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Renato Cayetano vs Christian Monsod

In 1991, Christian Monsod was appointed as the Chairman of the COMELEC. His appointment was affirmed by the Commission on
Appointments. The 1987 Constitution provides in Sec 1, Article IX-C: There shall be a Commission on Elections composed of a
Chairman and 6 Commissioners who shall be natural-born citizens of the Philippines and, at the time of their appointment, at least
35 years of age, holders of a college degree, and must not have been candidates for any elective position in the immediately
preceding elections. However, a majority thereof, including the Chairman, shall be members of the Philippine Bar who have been
engaged in the practice of law for at least 10 years.
Monsods appointment was opposed by Renato Cayetano for he failed to meet the Constitutional requirement which provides that
the chairman of the COMELEC should have been engaged in the practice law for at least 10 years.
Monsod passed the bar in 1960 with a rating of 86.55%.
Immediately after passing, worked in his fathers law firm for one year.
Thereafter, until 1970, he went abroad where he had a degree in economics and held various positions in various foreign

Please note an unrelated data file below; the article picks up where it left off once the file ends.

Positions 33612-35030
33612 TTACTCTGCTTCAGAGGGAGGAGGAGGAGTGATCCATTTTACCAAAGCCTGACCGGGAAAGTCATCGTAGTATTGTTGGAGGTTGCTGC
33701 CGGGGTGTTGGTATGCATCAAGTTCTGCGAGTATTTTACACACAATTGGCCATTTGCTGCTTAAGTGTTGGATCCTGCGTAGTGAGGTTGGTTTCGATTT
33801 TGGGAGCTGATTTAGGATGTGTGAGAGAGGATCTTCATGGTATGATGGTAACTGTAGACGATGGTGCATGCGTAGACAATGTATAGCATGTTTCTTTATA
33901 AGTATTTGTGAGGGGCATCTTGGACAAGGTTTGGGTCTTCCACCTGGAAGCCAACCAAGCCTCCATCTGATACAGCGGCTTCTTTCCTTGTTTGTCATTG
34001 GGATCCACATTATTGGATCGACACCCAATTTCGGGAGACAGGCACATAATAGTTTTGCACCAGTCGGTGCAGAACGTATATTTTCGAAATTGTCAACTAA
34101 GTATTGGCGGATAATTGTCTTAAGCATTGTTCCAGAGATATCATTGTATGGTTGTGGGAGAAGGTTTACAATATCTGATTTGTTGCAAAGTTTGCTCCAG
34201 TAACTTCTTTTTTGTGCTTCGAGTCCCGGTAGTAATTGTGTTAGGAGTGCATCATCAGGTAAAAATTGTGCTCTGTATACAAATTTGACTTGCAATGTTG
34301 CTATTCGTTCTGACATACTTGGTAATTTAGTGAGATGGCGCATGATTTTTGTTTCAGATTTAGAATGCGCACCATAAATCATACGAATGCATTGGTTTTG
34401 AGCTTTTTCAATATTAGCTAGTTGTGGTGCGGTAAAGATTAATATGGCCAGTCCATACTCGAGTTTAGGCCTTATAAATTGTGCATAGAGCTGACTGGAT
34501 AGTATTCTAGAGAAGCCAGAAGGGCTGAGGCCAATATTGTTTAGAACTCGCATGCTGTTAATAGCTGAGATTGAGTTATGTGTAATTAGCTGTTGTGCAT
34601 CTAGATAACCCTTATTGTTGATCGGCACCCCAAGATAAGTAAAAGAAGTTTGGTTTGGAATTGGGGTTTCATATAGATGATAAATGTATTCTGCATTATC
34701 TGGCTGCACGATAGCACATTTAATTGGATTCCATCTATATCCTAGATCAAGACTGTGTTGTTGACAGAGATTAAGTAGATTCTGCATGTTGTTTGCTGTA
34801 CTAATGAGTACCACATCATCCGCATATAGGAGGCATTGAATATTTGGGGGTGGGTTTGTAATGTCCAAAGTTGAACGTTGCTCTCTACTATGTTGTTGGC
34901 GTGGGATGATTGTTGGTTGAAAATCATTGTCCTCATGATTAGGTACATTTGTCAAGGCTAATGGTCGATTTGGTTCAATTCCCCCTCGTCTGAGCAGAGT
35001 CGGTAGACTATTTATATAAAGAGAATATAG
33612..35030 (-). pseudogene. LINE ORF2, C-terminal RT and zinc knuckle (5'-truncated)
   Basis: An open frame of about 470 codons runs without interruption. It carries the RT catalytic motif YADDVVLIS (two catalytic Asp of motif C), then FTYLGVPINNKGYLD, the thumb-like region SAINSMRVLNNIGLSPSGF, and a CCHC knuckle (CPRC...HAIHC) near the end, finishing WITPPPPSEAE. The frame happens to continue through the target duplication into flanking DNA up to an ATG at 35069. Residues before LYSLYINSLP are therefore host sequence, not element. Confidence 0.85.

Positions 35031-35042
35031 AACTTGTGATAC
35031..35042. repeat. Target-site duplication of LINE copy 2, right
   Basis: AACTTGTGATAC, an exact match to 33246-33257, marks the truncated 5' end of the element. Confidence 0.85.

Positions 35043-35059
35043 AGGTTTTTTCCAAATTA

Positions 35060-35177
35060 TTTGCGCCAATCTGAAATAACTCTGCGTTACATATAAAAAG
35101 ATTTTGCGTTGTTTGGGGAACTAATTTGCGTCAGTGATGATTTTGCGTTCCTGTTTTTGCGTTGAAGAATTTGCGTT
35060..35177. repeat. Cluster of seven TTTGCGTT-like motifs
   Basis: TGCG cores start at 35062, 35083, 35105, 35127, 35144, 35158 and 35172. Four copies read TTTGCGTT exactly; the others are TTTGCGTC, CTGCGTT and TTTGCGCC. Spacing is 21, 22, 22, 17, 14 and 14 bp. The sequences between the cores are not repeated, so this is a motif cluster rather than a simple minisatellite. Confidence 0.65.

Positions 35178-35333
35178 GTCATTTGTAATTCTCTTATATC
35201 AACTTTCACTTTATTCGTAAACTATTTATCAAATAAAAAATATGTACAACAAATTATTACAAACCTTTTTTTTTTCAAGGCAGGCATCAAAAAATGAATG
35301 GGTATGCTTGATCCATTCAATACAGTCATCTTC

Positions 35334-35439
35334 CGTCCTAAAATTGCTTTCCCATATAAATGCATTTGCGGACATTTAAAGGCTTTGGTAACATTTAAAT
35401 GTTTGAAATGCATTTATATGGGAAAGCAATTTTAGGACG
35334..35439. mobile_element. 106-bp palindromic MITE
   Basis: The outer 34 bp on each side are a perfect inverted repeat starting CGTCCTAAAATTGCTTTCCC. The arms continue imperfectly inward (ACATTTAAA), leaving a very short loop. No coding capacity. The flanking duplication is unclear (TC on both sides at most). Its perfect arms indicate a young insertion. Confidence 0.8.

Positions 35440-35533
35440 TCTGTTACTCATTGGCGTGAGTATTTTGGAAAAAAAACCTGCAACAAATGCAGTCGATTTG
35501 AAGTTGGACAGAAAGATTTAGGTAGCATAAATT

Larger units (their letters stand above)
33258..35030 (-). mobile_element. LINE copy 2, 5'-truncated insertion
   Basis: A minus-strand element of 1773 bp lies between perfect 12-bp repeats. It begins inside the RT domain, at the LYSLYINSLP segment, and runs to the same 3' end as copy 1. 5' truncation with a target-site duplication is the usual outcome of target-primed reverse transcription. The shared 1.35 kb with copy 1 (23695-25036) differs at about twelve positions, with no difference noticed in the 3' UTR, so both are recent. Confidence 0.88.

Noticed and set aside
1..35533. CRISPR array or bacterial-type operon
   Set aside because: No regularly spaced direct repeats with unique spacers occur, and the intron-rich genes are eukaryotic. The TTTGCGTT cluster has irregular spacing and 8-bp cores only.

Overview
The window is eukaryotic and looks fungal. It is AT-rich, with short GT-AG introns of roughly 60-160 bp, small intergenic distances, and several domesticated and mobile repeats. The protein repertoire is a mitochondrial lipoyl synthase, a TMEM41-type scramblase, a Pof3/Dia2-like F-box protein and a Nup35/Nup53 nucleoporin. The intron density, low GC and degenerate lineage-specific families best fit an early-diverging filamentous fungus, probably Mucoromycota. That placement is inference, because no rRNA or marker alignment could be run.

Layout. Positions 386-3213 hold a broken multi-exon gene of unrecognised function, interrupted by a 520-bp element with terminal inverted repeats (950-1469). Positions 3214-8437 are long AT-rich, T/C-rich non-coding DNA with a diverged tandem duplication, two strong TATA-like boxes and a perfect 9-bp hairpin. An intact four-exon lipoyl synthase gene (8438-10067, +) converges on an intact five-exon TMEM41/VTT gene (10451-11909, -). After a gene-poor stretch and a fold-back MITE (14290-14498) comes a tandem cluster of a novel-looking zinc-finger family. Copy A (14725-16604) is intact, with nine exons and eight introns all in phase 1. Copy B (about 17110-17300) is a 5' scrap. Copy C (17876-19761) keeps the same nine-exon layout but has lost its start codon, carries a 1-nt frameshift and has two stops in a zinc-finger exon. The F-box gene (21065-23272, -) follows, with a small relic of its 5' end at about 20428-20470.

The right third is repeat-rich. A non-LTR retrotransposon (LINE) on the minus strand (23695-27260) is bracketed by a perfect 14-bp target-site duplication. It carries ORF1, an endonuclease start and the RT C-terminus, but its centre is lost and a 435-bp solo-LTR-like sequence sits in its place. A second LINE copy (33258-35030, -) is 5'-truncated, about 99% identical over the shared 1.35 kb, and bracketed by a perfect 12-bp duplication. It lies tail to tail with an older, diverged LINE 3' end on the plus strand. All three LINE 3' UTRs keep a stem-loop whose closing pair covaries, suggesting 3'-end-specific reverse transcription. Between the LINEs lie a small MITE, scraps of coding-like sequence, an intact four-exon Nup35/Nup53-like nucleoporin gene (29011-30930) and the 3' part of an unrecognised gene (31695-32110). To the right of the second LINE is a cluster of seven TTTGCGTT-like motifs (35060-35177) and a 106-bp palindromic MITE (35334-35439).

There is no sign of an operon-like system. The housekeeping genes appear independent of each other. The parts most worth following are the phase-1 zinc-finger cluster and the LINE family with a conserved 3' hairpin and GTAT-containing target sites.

In 1970, he returned to the Philippines and held executive jobs for various local corporations until 1986.
In 1986, he became a member of the Constitutional Commission.
ISSUE: Whether or not Monsod qualifies as chairman of the COMELEC.
Yes. Atty. Monsods past work experiences as a lawyer-economist, a lawyer-manager, a lawyer-entrepreneur of industry, a lawyernegotiator of contracts, and a lawyer-legislator of both the rich and the poor verily more than satisfy the constitutional
requirement that he has been engaged in the practice of law for at least 10 years.
As noted by various authorities, the practice of law is not limited to court appearances. General practitioners of law who do both
litigation and non-litigation work also know that in most cases they find themselves spending more time doing what is loosely
described as business counseling than in trying cases. In the course of a working day the average general practitioner wig engage
in a number of legal tasks, each involving different legal doctrines, legal skills, legal processes, legal institutions, clients, and other
interested parties. By no means will most of this work involve litigation, unless the lawyer is one of the relatively rare types a
litigator who specializes in this work to the exclusion of much else. Instead, the work will require the lawyer to have mastered the
full range of traditional lawyer skills of client counseling, advice-giving, document drafting, and negotiation.